My father told me a few tales about ‘Weston’s Cider House’, cheap “Lunatic Soup” cider, served by men in white coats!
There was sawdust on the floor and sometimes you’d need a boat to get to the WC as most of the piss was on the floor. Not a place to bring a first date!
Next door to the ‘Cider House’ there used to be the National Cash Register building/factory.
My late mum’s eldest brother, Uncle Ern, was known to frequent ‘Weston’s’, no doubt to the chagrin of my grandmother!
I remember that the side of the ‘Cider House’ at first-floor level had a huge painting of some cows grazing in a West Country field.
I think the cider was brought up to Paddington, or maybe the old Westbourne Park Station, on the Great Western line that has now gone, and brought over to the ‘Cider House’.
I never went in it, and I know my old man didn’t. I also doubt my granddad did either. It had a reputation for being a real rough house, straw on the floor, winos, that sort of place.
I’m pretty sure Robert Elms has discussed it on his show, and that when he went in there for the one and only time as a young teenager, I think he said that no one had any socks on, and that they were all out of their heads on the cider!
Weston’s Cider was founded in 1880 by Henry Weston, a Herefordshire farmer.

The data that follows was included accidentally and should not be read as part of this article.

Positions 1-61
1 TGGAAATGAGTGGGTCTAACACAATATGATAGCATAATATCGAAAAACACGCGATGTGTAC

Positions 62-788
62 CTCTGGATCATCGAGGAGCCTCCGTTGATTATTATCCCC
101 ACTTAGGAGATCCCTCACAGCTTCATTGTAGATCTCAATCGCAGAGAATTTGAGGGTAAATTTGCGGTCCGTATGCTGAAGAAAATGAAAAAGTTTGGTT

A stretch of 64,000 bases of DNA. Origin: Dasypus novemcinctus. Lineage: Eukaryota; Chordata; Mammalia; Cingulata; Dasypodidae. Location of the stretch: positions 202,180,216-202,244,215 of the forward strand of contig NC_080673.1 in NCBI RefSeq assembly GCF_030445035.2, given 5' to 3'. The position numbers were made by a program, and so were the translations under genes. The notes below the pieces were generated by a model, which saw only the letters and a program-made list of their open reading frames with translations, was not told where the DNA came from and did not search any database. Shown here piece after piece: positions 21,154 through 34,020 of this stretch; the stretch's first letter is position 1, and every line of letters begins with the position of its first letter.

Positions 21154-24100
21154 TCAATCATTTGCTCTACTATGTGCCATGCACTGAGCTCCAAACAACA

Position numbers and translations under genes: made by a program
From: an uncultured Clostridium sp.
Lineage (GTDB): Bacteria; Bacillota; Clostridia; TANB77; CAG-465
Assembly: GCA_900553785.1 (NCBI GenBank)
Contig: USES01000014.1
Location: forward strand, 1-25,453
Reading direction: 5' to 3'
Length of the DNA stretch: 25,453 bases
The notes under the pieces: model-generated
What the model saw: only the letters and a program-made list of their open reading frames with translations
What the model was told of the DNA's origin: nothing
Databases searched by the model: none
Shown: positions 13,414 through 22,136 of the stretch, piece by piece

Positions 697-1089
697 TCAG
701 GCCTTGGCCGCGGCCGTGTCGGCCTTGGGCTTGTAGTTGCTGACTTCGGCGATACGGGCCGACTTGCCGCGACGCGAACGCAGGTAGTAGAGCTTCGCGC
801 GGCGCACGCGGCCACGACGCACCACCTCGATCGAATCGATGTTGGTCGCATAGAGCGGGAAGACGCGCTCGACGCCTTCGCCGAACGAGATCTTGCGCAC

Then in 1930, a ‘Cider House’ was opened on the corner of Woodfield Place and the Harrow Road. It was previously a carpenter’s shop with an off-licence.
Apparently the workmen were the only ones allowed to drink on the premises at the time.
The cellar was said to hold five 500-gallon vats of cider. The Herefordshire Council website states that:
‘It sold only Weston’s products and was furnished in the Victorian style with barrels as tables. The ‘Cider House’ became such a success that it was even mentioned in London guide books.’
Steve Zico recalls that there was a big sign outside that read, ’Cider and Perry House’ and was situated on the same side as ‘The Prince of Wales’ pub, which was only about 50 yards east of it, and almost opposite the old ‘Elephant and Castle’ pub.
It had a reputation at one time of being the haunt of many a Notting Hill writer and artist, but Steve doesn’t remember it as being a place where ‘Arty’ types hung out, saying that it had sawdust on the floor and was a proper working men’s place, strong cider and the grief and fights that went with it.
It was closed in 1970 as part of a road improvement scheme, although the building is said to be still there, and currently situated on the premises is an Eritrean restaurant called ‘Mosob’.
There were also two other cider-only London hostelries at the time; ‘The Goat Tavern’, off of Old Bond Street, and the other one was in the Wandsworth Road.
(The above pic comes from my collection and is titled: ‘Pubs with a Country Flavour’)